Lisbon churches, monasteries and cemeteries

There are some wonderful churches in Lisbon, even for someone who has visited rather a lot over the years. The first I visited blew me away, Igreja de São Domingos was completely different on the inside to what the plain and moderate exterior suggested. It’s a surviver of the huge 1755 earthquake, from which the scars are still apparent inside, contrasting with the textured red ceiling.

I found this to be typical of churches in Lisbon, with generally plain exteriors but intricate ceilings and detailing inside. Church Noosa Senhora da Conceição Velha was refreshingly quiet. There are only a handful of churches on the typical tourist itinerary. I went in everyone I walked past, finding some gems.

Lisbon Cathedral is definitely on the tourist itinerary though, as the oldest in the city, dating from 1150, an impressive surviver of earthquakes and fires. It was surprisingly small inside, in contrast to the imposing facade.

Top of the tourist itinerary is Mosteiro dos Jeronimos (Jeronimos Monastery). This had a frustratingly small sign by the main entrance stating that tickets had to be bought from the archaeological museum next door, not very helpful when joining the already sizeable queue before it opened. There was a steady series of people leaving the queue to run and get tickets, a couple more signs or someone checking along the queue would have been helpful… Inside had some of the most extensive and elaborate stonework I’ve seen, in wonderfully organic shapes. The place soon filled up with people, but I managed to get a few photos without them.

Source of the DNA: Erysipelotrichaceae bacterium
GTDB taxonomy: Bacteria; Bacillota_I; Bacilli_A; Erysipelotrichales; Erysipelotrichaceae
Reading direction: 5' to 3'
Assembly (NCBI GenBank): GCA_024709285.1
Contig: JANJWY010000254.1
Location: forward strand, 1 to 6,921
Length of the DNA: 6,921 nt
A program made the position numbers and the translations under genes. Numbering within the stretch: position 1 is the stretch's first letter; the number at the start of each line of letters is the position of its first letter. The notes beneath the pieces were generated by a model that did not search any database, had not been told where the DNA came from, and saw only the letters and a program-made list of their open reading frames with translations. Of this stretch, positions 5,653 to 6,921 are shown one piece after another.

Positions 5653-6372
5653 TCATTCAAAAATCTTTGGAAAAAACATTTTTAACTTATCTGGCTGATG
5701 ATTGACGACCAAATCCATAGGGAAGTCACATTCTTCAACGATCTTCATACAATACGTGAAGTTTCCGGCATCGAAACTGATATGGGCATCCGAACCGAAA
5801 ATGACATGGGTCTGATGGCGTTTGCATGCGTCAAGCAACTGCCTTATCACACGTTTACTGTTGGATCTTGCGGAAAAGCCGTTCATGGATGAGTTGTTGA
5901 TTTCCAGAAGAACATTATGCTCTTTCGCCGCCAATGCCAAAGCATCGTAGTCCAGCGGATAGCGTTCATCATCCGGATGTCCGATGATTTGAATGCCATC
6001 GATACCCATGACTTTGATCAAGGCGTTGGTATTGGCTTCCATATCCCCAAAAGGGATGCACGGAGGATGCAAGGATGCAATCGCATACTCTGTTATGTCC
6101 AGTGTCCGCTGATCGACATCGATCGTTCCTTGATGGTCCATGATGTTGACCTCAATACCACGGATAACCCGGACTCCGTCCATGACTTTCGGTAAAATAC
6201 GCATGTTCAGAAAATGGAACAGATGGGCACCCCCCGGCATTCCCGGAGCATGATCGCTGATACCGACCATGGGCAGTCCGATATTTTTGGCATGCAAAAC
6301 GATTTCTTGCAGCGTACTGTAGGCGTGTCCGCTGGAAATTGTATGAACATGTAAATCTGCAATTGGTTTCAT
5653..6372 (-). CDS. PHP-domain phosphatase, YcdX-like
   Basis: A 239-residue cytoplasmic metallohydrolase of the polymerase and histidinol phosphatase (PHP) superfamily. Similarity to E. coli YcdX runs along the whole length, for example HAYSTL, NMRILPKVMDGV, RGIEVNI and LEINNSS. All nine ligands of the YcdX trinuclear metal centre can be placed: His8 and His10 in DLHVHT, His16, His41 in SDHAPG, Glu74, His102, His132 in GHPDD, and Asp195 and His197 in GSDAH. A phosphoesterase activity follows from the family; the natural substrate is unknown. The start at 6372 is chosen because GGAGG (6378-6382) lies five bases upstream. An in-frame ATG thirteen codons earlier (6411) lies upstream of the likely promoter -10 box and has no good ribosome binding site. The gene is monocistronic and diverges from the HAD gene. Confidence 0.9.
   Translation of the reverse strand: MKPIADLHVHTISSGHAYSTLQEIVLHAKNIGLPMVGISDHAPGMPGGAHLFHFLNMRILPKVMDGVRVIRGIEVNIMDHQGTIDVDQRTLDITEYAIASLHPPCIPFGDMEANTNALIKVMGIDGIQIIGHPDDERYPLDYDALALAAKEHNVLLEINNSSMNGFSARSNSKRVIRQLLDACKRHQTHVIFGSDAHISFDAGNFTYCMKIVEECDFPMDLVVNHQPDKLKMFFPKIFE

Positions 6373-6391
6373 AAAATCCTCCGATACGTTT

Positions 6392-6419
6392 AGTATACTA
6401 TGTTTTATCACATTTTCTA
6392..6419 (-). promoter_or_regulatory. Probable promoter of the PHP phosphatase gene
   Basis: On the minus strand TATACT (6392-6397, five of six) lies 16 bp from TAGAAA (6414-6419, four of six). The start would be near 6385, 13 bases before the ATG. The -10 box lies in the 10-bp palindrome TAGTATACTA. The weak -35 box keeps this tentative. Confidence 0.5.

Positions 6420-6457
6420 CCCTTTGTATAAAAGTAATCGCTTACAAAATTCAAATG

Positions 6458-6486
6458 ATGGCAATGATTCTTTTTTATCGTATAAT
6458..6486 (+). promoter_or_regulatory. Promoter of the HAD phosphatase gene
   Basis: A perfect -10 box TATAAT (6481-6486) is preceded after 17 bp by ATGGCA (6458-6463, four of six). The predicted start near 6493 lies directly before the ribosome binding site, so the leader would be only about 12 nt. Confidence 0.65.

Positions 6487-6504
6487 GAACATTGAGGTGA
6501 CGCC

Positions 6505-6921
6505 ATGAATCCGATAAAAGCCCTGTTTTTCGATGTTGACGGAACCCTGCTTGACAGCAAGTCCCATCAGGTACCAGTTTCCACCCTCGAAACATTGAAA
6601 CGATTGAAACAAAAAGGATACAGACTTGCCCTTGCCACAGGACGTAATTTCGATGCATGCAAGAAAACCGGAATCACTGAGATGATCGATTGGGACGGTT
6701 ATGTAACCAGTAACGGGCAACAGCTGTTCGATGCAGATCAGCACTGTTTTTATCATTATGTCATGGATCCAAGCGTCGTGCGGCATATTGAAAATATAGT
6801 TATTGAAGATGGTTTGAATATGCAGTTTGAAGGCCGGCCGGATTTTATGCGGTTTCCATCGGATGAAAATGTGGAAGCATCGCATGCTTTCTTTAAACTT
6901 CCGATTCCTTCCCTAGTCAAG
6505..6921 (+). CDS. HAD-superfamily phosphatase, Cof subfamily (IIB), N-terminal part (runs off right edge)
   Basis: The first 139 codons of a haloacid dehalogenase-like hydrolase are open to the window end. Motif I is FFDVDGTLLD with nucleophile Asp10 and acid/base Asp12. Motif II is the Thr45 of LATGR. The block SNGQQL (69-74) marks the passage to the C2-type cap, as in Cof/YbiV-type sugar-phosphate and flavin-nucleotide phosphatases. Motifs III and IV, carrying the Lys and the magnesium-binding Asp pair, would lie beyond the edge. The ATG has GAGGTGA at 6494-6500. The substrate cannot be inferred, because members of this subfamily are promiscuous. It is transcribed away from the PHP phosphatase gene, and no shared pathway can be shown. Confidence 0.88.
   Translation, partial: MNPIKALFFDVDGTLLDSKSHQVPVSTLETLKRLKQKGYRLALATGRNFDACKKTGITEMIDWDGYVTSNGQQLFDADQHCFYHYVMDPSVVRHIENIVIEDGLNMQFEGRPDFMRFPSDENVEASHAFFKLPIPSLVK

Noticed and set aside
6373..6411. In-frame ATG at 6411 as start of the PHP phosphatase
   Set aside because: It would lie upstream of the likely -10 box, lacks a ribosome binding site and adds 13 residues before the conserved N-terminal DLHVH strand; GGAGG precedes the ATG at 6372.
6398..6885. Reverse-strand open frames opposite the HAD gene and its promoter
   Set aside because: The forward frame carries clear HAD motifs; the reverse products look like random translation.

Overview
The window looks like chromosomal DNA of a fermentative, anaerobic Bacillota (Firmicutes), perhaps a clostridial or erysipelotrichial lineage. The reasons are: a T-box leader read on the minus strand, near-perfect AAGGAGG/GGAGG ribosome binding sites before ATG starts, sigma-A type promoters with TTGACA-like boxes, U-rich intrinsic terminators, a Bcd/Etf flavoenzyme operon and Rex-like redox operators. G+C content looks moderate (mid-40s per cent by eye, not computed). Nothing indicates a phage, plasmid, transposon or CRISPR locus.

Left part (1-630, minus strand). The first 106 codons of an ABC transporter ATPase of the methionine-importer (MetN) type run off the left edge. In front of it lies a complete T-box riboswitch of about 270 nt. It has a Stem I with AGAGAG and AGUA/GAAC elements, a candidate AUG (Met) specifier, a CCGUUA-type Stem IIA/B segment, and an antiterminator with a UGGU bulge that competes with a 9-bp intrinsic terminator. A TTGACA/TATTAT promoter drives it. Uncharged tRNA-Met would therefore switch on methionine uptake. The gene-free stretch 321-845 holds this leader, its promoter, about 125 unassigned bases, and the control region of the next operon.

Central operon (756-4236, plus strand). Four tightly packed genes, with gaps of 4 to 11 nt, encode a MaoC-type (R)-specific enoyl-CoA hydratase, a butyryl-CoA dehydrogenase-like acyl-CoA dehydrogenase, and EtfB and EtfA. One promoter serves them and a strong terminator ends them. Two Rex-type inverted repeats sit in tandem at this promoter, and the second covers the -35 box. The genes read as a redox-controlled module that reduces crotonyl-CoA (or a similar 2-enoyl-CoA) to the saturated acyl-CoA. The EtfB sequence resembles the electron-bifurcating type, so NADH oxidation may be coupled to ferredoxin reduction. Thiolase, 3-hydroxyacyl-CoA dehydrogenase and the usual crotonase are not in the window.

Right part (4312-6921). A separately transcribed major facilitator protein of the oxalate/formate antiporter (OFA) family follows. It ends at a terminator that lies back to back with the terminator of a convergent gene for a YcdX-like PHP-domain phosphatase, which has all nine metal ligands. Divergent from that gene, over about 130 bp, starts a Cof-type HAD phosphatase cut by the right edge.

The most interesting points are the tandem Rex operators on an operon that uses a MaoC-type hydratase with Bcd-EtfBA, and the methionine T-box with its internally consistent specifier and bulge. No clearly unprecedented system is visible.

Which was more of a challenge at the even busier Church Santa Maria de Belém next door, with the experience not helped by the loud building works going on inside…

Back in the old centre of the city I spent a few hours exploring every church I came across, a much more enjoyable experience. Igreja dos Italianos Nossa Senhora had a fantastic ceiling.

Igreja de Sao Roque had a series of over the top gold covered side chapels.

Igreja de São Nicolau had another elaborate ceiling.

Igreja e Convento da Graça was an unexpected gem of a church, with tile clad neighbouring rooms and access to the overgrown convent courtyard.

Church of São Vicente of Fora had a more impressive than usual exterior but an unusually plain interior.

The National Pantheon had the most impressive exterior though I didn’t go inside as it was 4 Euro and I’d just visited over half a hour dozen churches in an hour…

The last church I visited was the pleasant Igreja de Nossa Senhora da Penha de França, which had a neighbouring water tower and lookout at Miradouro da Penha de França.

To end with the enormous Cemitério do Alto de São João. This was home to seemingly endless rows of rather similar looking tombs stretching in all directions.

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